If your neck bothers you when trying to sleep, consider these tips.
Back sleepers may prefer a thin pillow to keep the cervical spine more naturally aligned and supported throughout the night. A thicker pillow might raise the head too far while sleeping on your back.
Side sleepers are advised to use a thicker pillow to keep the head elevated enough to remain centered between the shoulders. Your ideal pillow height may depend on your size and shoulder width.
Stomach sleepers place the most stress on the cervical spine. If you’re unable to get out of the habit of sleeping on your stomach, try an ultra-thin pillow or even no pillow to reduce stress on the cervical spine.
Many people spend time at night browsing their phone shortly before bed, or even in bed. Here are two reasons to break this habit.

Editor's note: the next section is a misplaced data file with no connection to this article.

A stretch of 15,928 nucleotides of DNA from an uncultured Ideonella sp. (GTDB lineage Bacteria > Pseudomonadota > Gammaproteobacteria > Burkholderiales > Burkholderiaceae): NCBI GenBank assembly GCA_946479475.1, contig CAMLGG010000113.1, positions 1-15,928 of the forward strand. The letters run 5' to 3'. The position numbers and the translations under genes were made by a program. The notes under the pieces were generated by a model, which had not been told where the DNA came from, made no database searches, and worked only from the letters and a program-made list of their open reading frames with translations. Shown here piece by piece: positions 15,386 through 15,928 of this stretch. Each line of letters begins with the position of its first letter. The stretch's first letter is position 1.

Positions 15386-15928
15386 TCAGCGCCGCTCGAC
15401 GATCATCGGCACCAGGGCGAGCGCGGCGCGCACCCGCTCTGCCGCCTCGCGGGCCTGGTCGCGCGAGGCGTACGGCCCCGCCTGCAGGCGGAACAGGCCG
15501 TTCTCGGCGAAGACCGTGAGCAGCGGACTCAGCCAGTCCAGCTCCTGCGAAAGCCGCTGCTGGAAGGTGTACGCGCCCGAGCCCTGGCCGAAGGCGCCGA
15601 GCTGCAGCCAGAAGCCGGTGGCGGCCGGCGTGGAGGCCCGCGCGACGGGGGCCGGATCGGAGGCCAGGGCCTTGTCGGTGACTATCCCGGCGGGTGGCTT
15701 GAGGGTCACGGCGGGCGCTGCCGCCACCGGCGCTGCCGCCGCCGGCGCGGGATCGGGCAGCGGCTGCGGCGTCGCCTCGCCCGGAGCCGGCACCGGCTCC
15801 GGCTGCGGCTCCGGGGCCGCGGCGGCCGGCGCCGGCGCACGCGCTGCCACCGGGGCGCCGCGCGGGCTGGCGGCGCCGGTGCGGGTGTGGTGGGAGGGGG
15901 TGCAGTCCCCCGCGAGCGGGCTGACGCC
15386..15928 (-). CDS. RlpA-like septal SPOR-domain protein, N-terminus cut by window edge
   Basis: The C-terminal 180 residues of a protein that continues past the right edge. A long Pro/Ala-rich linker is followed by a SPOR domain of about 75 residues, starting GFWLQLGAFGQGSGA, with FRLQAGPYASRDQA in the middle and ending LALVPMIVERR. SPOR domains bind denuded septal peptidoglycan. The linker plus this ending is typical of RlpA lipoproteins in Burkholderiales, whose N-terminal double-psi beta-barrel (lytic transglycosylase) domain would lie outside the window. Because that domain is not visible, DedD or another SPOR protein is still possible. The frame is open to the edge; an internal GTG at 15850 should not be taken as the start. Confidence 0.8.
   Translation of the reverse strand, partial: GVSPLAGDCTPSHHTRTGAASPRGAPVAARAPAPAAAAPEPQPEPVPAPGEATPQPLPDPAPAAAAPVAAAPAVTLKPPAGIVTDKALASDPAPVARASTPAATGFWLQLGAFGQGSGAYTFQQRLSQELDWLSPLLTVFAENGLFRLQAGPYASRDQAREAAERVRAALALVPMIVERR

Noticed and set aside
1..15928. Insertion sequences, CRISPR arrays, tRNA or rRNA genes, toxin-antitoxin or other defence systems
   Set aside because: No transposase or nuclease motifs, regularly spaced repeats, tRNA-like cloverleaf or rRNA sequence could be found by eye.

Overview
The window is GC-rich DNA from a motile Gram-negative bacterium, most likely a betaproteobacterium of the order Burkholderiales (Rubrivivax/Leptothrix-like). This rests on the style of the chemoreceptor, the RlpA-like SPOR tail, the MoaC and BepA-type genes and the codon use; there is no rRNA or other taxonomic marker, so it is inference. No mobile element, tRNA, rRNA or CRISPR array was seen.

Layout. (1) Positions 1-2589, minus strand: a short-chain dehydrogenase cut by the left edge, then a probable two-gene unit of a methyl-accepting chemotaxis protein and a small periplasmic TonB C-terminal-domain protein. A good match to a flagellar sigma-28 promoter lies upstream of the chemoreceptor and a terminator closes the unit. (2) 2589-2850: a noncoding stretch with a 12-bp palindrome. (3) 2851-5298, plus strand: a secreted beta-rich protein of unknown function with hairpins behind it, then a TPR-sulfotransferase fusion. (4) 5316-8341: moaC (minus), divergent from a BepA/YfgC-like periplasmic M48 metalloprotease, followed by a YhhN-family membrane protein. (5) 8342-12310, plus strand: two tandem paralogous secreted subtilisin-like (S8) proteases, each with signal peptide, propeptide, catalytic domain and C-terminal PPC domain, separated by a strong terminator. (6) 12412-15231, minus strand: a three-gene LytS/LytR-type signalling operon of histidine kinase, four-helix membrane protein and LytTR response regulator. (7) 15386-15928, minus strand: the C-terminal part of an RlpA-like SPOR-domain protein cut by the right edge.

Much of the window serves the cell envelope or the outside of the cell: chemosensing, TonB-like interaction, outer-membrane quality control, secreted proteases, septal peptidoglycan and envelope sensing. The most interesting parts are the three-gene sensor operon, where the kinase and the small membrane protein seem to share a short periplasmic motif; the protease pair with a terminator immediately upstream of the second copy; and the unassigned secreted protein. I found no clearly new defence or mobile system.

Looking down at a phone, especially for long periods of time, puts extra stress on the neck that may lead to pain.
The blue light emitted by your phone can delay the production of melatonin, which is a hormone needed for sleep.
If you must check your phone shortly before bedtime, try to hold the screen up closer to eye level and limit use to a few minutes.
If your neck muscles have tightened or become sore during the day, some light stretching before bedtime may help. Here are a few ideas to try include: Gentle range of motion exercises, chin tucks, levator scapulae stretch.